Prelim report shows no recidivism spike for inmates released
PORTLAND, Ore. (AP) — A preliminary report by the Oregon Criminal Justice Commission found some people released early from prison because of the COVID-19 pandemic were not more likely to commit crimes.
Gov. Kate Brown commuted the sentences of 963 people mostly considered medically vulnerable or near the end of their sentences between July 2020 and October 2021.
Nonpartisan state agency, the Criminal Justice Commission, looked at the first 266 people granted release between July and November of 2020, Oregon Public Broadcasting reported.
The agency found 18% were arrested within one year of their commutation, 8% were convicted of a new crime and 2% were reincarcerated.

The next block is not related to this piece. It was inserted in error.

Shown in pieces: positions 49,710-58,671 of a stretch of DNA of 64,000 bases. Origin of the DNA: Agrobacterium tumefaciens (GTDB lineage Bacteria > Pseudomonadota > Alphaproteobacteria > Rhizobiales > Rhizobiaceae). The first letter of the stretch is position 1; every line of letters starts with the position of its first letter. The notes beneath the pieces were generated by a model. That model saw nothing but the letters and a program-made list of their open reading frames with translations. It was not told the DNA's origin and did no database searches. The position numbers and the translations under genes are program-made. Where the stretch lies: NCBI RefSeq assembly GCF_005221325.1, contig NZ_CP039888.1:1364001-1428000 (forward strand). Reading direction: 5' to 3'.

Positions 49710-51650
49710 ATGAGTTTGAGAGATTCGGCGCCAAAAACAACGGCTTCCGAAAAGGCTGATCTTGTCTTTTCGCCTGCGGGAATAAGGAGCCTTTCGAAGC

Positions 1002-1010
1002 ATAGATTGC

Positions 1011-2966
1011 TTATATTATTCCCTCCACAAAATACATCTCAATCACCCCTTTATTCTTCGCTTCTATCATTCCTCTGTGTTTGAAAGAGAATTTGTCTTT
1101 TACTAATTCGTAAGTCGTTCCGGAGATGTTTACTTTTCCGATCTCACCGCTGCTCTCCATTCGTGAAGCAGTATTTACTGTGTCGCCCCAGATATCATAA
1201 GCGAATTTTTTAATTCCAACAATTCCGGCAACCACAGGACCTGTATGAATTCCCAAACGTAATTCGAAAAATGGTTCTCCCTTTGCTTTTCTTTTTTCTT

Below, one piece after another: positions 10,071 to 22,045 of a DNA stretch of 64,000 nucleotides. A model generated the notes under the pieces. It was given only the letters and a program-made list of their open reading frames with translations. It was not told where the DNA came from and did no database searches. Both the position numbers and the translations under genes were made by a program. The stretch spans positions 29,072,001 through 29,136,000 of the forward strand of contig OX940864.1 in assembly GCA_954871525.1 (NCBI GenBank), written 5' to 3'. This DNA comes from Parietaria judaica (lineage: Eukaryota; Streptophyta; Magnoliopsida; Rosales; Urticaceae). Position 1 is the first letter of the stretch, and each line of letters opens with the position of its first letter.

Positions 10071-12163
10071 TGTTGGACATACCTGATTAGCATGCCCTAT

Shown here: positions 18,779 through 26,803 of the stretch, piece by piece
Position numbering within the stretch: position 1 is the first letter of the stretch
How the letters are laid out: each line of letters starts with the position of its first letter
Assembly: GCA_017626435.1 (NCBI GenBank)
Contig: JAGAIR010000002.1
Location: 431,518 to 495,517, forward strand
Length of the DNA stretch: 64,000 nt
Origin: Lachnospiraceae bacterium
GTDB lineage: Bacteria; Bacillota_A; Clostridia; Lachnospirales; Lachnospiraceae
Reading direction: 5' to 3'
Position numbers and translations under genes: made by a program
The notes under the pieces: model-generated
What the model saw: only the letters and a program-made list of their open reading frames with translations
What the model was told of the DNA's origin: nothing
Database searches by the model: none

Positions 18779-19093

Commission executive director Ken Sanchagrin said those numbers are similar to figures from 2019 involving people granted release or parole.
The report found of the commuted people who reoffended, 10 involved a crime against another person.
“It doesn’t appear that being let out early for these folks had any type of negative impact as far as higher rates of recidivism that we would normally expect,” Sanchagrin told OPB.
The agency will issue another report in the next year, he said.
Brown has faced some criticism, and a lawsuit, over the pandemic-related commutations.